Synopses & Reviews
"This comprehensive study of conservative politics from the post-WWI era to the present is replete with clear analysis and good nuggets of information. Lichtman (The Keys of the White House) profiles the behind-the-scenes operators who have crafted the marching orders for right-wing Americans in the last half-century financiers like J. Howard Pew, Frank Gannett and the Du Ponts, direct-mail kingpin Richard Viguerie and drawing-room conservatives like William F. Buckley and Bill Kristol. Lichtman observes how a clique of probusiness, mainly Protestant, Americans chaffed at the birth of the welfare state under Democratic administrations and built a network of organizations to resist social engineering and encroaching federal power. The book argues that in postwar America, rising fears over immigration, desegregation and sexual egalitarianism gave bloom to an ethic of Anglo-Saxon supremacy but Lichtman ignores the deep roots such ideas have in American culture. Lichtman also neglects the transformation in the post civil rights era, when the conservative movement tried to shed its extreme racial and cultural doctrines and began attracting minority voters and politicos. As a structural blueprint of conservative political power, however, this book is without peer, giving readers a wonderful historical survey of the last 80 years of conservative politics. (June)" Publishers Weekly (Copyright Reed Business Information, Inc.)
Spanning nearly one hundred years of American political history, and abounding with outsize characters--from Lindbergh to Goldwater to Gingrich to Abramoff-- White Protestant Nation offers a penetrating look at the origins, evolution, and triumph (at times) of modern conservatism. Lichtman is both a professor of political history at American University and a veteran journalist, and after ten years of prodigious research, he has produced what may be the definitive history of the modern conservative movement in America. He brings to life a gallery of dynamic right-wing personalities, from luminaries such as Strom Thurmond, Phyllis Schlafly, and Bill Kristol to indispensable inside operators like financiers Frank Gannett and J. Howard Pew. He explodes the conventional wisdom that modern conservative politics began with Goldwater and instead traces the roots of todays movement to the 1920s. And he lays bare the tactics that conservatives have used for generations to put their slant on policy and culture; to choke the growth of the liberal state; and to build the most powerful media, fundraising, and intellectual network in the history of representative government. White Protestant Nation is entertaining, provocative, enlightening, and essential reading for anyone who cares about modern American politics and its history.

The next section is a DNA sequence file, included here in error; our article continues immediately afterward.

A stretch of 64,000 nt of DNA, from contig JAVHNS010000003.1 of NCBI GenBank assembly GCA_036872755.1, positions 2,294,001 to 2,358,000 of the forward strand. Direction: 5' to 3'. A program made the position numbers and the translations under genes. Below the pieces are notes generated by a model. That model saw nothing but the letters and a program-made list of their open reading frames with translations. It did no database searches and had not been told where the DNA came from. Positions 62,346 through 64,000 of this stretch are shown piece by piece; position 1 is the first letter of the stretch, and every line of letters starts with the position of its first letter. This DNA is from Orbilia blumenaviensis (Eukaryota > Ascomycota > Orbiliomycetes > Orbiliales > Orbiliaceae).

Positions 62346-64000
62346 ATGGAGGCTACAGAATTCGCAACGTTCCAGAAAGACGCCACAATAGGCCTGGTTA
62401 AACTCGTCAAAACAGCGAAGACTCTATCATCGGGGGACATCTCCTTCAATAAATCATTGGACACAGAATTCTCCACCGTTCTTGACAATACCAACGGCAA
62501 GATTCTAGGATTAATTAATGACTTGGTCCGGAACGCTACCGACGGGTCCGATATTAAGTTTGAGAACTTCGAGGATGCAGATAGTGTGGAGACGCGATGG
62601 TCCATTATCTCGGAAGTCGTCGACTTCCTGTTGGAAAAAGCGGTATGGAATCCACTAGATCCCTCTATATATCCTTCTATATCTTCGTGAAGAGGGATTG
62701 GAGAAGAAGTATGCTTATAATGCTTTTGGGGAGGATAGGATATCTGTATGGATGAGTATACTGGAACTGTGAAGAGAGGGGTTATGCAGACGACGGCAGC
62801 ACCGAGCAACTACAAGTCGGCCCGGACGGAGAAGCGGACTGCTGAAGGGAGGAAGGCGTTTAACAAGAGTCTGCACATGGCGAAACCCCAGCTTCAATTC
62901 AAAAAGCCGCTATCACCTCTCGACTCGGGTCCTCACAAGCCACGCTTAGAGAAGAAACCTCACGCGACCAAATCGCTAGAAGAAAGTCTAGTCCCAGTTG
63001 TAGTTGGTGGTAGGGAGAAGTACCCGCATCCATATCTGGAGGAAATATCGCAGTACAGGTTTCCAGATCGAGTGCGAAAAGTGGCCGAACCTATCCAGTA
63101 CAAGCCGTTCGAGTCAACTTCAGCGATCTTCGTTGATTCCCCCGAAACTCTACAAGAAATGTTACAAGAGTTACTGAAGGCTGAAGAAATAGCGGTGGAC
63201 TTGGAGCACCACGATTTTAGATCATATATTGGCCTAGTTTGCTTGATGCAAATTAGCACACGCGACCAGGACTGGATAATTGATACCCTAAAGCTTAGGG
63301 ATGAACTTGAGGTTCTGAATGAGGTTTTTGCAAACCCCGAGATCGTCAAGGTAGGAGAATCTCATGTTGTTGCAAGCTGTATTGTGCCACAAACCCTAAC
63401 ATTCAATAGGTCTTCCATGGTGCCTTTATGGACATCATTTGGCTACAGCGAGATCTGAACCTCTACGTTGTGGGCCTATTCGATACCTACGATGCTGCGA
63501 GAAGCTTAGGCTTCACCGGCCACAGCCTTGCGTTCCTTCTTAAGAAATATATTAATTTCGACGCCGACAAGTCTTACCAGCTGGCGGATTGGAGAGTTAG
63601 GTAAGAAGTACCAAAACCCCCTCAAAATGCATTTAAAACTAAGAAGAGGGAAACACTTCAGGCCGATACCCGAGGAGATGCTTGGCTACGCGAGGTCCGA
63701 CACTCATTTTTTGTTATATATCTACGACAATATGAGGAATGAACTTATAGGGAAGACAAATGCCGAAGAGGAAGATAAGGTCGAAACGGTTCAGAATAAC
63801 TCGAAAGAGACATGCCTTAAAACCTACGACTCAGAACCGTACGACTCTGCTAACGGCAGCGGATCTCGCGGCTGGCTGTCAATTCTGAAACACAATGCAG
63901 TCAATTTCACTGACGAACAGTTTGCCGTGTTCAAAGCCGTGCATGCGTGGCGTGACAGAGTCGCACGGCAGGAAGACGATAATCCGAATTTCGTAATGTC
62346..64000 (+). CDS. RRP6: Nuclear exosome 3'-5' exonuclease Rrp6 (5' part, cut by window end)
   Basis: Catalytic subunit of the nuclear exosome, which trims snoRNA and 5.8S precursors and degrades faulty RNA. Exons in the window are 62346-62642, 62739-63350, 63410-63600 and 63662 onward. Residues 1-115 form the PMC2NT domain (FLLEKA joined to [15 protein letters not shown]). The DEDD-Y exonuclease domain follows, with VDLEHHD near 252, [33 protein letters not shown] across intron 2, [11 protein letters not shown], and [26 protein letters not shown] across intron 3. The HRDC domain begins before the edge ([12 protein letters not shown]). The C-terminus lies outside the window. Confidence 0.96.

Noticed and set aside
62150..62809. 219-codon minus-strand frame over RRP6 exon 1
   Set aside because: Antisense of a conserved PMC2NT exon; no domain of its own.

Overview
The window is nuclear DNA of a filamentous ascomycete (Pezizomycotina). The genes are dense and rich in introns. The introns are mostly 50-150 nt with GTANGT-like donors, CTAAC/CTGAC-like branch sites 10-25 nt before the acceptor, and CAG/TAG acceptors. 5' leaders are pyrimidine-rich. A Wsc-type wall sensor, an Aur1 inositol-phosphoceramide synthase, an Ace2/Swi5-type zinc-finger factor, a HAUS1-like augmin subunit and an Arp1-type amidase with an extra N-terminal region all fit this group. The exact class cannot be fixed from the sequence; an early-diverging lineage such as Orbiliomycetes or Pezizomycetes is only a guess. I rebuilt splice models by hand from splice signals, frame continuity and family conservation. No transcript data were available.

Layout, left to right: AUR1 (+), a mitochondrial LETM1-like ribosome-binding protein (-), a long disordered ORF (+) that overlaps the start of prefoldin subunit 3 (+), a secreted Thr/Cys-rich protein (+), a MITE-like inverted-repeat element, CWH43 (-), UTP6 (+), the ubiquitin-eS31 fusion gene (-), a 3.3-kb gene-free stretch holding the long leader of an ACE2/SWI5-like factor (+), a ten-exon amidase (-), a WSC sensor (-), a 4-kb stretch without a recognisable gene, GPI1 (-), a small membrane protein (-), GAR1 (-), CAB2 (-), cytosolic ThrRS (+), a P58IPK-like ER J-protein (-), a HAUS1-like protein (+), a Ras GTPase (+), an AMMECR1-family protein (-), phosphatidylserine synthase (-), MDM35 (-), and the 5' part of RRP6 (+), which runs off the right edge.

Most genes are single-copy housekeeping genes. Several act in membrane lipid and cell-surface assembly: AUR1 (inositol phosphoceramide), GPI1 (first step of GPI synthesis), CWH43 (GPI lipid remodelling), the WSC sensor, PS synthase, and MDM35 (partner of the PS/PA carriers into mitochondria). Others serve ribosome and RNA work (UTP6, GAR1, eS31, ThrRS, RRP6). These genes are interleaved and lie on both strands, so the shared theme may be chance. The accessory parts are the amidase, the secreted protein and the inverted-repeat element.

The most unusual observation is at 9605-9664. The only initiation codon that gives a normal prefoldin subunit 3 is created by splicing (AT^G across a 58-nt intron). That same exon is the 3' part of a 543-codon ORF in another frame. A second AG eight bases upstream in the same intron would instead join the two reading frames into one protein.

Spanning nearly 100 years of American political history, and abounding with outsized characters--from Lindbergh to Goldwater to Gingrich to Abramoff--this work offers a penetrating look at the origins, evolution, and triumph (at times) of modern conservatism.